Such a program would have required a massive and brilliant sales job from Obama at the outset of his presidency, given the decades of the American right’s delegitimization of government.See? Obama didn't pound enough podiums. He didn't give enough speeches. He didn't grab Congressmen by their collars and give them a public beating on the steps of the United States Capitol. He didn't wave a magic wand and magically change the makeup of Congress, the rules of the Senate and the public opinion all in one fell swoop. Sure, Republicans would just roll over and play dead, and Lieberman would have no choice if only President Obama did enough podium pounding.
Of course, Mr. How-will-history-judge-Obama neglects to provide some much needed historical perspective on the WPA of the 1930s. Namely, the makeup of Congress at the time WPA passed. The Congress that passed the WPA was the Congress that formed after the first midterm election of FDR's presidency. So first, even FDR did not pass a government works program in his "at the outset of his presidency." Odd. But let's return to Congressional make up. In the 74th Congress, one that passed the funding for WPA to enable FDR's executive order, Republicans weren't just a minority, they were an endangered species. Democrats occupied 322 seats in the House, and 70 out of 96 seats in the Senate (Hawaii and Alaska were not yet states).
Armed with this historical data point, maybe Mr. Meyerson can tell us just what parallel universe he is living in where it would be possible for either today's Congress or the last Congress to pass a FDR-style WPA.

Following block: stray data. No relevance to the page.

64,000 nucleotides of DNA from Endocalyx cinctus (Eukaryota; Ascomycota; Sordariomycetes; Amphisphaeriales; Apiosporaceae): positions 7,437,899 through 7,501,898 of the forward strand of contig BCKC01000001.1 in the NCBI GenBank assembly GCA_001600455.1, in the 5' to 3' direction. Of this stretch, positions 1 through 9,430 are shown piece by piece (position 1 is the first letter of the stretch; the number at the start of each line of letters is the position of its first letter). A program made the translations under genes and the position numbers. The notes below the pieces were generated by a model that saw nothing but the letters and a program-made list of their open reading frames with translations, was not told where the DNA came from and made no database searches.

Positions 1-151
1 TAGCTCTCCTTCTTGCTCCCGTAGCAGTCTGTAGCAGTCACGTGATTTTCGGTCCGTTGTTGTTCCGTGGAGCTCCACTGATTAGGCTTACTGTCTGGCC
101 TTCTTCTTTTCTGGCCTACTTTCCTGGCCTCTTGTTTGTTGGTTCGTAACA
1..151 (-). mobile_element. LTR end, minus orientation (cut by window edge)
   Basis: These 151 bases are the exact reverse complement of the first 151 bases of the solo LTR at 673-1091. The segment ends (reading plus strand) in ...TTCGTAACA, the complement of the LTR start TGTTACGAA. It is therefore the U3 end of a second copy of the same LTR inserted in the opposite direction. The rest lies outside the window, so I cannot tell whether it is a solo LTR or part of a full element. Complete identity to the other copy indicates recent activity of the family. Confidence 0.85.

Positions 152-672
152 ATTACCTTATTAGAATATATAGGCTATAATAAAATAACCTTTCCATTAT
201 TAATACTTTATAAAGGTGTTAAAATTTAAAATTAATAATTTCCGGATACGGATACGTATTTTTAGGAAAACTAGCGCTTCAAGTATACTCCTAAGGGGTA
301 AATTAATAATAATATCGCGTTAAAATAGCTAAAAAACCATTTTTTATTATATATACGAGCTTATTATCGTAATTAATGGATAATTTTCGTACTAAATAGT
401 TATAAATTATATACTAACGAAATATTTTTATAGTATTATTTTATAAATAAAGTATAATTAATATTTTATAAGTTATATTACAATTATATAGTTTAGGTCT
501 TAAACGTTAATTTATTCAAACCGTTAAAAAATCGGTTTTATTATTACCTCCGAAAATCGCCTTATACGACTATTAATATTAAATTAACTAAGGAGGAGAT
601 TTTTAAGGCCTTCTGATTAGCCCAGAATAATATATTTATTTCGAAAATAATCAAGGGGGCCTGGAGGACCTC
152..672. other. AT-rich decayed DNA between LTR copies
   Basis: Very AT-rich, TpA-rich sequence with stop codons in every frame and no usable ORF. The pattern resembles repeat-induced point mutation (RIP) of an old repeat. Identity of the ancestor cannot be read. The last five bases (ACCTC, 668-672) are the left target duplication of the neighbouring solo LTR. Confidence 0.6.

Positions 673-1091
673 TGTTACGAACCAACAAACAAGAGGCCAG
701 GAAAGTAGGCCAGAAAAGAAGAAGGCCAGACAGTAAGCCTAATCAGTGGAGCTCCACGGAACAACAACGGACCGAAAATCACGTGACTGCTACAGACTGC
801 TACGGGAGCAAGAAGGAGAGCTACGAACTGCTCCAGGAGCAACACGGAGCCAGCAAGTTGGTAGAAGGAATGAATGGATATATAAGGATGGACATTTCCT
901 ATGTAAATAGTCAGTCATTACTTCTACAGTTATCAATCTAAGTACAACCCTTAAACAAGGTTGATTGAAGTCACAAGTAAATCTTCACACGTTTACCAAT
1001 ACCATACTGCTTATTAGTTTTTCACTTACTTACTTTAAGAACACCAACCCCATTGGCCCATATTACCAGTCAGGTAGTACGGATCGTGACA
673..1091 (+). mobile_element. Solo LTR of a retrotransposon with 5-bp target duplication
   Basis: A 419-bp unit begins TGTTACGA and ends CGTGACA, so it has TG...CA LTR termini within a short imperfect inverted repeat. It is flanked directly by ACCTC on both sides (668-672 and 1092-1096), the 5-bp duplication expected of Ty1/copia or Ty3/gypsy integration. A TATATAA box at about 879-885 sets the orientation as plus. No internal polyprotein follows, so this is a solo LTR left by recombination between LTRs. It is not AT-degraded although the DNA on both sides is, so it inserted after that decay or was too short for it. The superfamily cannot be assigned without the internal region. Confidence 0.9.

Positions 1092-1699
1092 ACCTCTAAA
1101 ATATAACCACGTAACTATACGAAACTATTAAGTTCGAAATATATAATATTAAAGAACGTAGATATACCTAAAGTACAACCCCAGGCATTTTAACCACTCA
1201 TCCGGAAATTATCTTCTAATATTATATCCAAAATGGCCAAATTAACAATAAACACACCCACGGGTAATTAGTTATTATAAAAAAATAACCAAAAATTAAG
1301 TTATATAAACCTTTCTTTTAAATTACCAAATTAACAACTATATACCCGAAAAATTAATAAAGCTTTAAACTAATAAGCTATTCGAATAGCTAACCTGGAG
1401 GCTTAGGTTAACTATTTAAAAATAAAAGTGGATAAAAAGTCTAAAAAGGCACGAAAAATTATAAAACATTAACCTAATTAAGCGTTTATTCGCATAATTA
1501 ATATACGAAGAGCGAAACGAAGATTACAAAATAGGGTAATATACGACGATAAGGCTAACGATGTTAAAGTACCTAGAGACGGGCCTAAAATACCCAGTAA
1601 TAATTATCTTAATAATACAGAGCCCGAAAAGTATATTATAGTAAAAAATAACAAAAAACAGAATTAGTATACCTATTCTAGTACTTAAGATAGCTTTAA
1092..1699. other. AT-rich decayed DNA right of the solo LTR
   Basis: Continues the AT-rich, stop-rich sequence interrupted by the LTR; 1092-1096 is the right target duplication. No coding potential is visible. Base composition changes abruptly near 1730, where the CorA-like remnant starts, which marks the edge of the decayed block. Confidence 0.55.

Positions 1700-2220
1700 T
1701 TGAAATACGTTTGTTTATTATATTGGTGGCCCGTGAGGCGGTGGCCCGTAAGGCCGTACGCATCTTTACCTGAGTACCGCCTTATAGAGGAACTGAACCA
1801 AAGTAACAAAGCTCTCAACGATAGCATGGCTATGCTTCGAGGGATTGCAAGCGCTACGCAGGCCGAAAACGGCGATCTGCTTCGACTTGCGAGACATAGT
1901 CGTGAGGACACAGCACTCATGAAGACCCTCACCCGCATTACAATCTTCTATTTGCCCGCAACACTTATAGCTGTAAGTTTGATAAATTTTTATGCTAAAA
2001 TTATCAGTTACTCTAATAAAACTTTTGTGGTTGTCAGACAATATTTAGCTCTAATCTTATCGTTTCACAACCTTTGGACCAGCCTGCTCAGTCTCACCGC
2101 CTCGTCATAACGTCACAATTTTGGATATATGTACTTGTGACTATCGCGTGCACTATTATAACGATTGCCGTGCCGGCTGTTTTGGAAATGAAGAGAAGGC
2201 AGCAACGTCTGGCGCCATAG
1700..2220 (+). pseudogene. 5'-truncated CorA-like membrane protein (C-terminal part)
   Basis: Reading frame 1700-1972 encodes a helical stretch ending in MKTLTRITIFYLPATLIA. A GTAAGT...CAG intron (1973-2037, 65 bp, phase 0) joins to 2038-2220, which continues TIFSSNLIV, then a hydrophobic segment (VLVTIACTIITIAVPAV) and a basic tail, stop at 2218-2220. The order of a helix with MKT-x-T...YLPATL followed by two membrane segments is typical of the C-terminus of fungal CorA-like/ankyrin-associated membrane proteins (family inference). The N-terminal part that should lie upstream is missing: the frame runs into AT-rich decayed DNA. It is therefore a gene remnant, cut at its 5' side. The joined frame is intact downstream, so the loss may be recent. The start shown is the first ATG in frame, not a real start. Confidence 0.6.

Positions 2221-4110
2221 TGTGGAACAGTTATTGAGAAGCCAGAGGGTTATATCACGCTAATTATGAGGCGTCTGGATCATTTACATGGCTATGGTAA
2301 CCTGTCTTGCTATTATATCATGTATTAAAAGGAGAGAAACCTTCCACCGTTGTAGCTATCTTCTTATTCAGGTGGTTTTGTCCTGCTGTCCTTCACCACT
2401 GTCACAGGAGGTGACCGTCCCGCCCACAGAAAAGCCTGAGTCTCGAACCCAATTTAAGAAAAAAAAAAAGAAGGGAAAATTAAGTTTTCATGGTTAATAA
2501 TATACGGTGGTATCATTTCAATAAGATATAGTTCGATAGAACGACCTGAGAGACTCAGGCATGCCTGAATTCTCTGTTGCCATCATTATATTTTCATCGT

It is one thing to argue on the economic merits that the Recovery Act was too little. On that, we can actually have a substantive debate, where we can discuss facts like the subsequent stimulus measures that the Democratic Congress and President Obama enacted without calling it "stimulus." We can argue about the feasibility of a bigger package in the makeup of the contemporary Congress. But it is quite another to join in with the far right and claim that the Recovery Act hasn't worked at all. I am getting really really tired of this Monday morning quarterbacking and the bad punditry.
Unlike columnists like Mr. Meyerson, real historians don't have the luxury to hang their hat on a particular pony from one end of the political spectrum in their analyses. Barack Obama is already a transformational president.
He's the President who pulled us back from the brink of a full on economic disaster, whatever his detractors on either side of the political pendulum have to say about it. He is the President who revitalized the American auto industry. He's the president who passed health care reform that that presidents and Congresses have been talking about for over a half a century. He's the president who put common sense rules of the road back in the financial industry through the most sweeping regulatory reform since the Great Depression. He's the president who streamlined student loans and signed into law a credit card bill of rights and women's equal pay for women. He's the president who more significantly expanded the rights of LGBT Americans than any before him, including repealing Don't Ask, Don't Tell, ensuring hospitals honor the relationships of same sex couples and offering Medicaid protections to gay couples.
He's the president who has ended or is ending two wars. He's the president who's securing loose nukes and reducing nuclear warheads. Oh, and AxelFoley pointed out below in the comments, President Obama is the President who took out Osama bin Laden.
I am no historian, but I think those are among things history is likely to say about President Obama.